Marijuana and Cannabis News

Medical marijuana for PTSD remains in New Mexico, Health Department says
By William Breathes in Medical, News
Wednesday, May 1, 2013 at 11:20 am

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Nearly 40 percent of the nearly 9,090 medical marijuana patients in New Mexico are on the registry for post-traumatic stress disorder.

That means nearly 3,700 percent of the New Mexico is relieved today after the Department of Health ruled that PTSD will remain a qualifying condition for the state medical marijuana registry.

This whole PTSD brouhaha all started in the fall, when Albuquerque psychiatrist William Ulwelling petitioned to remove PTSD because he didn't think there was enough research-based evidence to support it thanks to federal laws severely restricting research. According to New Mexico law, citizens can petition to have the board add or remove qualifying conditions.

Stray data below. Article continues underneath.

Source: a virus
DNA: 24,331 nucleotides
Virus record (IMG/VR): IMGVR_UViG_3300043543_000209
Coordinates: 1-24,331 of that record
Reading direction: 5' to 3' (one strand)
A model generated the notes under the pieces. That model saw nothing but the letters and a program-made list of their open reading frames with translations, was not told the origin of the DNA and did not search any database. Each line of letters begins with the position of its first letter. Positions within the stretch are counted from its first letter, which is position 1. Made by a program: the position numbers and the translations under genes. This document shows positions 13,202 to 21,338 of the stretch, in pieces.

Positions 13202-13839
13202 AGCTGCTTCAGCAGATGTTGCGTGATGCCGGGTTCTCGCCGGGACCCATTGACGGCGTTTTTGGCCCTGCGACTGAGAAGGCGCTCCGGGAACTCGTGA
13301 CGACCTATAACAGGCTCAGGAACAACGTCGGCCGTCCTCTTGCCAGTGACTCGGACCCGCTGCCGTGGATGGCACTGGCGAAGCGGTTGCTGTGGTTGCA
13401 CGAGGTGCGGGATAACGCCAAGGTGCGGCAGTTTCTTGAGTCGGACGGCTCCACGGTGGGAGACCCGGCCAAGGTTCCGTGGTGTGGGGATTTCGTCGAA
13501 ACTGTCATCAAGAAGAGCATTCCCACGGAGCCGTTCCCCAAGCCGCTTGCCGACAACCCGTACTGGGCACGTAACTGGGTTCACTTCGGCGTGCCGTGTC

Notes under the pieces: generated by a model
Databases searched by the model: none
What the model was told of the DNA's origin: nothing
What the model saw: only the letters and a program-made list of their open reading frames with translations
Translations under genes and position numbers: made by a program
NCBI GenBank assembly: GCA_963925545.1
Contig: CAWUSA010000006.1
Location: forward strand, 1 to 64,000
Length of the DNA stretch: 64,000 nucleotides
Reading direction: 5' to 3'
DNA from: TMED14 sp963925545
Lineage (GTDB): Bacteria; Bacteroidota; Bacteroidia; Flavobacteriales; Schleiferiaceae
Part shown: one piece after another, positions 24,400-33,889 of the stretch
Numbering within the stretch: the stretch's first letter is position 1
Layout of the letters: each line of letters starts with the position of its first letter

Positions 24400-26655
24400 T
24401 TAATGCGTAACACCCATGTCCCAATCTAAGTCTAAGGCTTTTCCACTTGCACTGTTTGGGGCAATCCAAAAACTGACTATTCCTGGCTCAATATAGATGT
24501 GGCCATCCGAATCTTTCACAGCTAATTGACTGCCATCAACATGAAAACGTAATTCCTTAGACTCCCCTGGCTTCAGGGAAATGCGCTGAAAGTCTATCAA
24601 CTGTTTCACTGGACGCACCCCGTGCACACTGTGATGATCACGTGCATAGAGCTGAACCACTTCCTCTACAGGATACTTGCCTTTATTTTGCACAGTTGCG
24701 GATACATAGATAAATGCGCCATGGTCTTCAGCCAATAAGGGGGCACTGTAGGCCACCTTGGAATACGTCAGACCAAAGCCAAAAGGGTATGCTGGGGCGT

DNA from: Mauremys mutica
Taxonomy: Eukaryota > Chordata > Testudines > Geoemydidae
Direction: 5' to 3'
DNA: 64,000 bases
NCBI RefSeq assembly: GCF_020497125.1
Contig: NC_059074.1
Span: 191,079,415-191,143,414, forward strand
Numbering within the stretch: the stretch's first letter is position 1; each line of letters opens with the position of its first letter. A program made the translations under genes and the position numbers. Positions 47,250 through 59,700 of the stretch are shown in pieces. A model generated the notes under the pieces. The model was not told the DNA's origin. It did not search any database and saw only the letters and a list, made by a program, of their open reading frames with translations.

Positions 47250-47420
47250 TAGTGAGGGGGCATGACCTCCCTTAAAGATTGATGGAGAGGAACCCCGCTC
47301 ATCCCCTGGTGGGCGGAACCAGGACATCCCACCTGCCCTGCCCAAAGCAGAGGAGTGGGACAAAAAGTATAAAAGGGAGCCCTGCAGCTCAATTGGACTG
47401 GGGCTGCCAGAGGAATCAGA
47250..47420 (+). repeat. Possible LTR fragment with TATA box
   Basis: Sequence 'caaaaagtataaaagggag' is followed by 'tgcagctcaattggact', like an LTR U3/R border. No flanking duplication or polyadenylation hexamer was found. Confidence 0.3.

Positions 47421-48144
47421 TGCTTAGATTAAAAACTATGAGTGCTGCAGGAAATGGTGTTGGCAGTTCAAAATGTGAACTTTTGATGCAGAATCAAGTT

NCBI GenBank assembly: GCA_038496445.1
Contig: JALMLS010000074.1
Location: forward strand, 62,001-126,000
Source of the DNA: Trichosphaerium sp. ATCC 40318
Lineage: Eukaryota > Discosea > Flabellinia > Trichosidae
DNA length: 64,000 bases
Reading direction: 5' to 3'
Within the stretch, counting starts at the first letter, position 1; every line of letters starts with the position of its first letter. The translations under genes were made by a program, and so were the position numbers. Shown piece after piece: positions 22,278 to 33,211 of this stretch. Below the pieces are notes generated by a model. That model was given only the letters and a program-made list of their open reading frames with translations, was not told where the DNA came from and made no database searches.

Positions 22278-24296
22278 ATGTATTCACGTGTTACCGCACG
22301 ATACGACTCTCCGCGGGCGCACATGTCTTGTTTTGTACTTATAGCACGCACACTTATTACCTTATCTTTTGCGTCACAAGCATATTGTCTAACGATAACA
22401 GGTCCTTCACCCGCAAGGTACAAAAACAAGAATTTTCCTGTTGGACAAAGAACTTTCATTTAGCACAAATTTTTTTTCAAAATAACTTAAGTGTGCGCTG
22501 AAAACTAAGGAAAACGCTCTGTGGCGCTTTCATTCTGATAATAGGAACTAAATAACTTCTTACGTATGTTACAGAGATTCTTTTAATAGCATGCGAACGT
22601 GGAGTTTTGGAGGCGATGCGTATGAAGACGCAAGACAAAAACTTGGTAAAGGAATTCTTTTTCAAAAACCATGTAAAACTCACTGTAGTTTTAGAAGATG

To Ulwelling, everything showing cannabis was good for PTSD was purely anecdotal. Basically, all of those people living more normal lives thanks to cannabis isn't enough for this jackass, he needs the Feds to tell him what is and isn't good for other people. Most of it stems from fear. According to the Santa Fe Reporter Ulwelling also says marijuana is addictive and can cause psychosis.

The guy is such a clown that at a November Medical Cannabis Advisory Board hearing, he half-seriously said that that donuts were safer than marijuana: ""If donuts were recommended as treatment for PTSD, I wouldn't be here."

The joke did not go over well with the activists in the crowd, according to the Reporter. In fact, it made Ulwelling look like a joke - and not just to sane, sensible and compassionate cannabis activists either.

At that November Medical Cannabis Advisory Board meeting the board unanimously recommended keeping PTSD. Yesterday was simply the formalized denial of Ulwelling's petition, which "lacked any sufficient evidence " according to Health Secretary Retta Ward.

New Mexico medical marijuana laws allow patients to possess up to six ounces at a time. Patients can cultivate their own supply or designate someone as a caregiver to grow for the patient.


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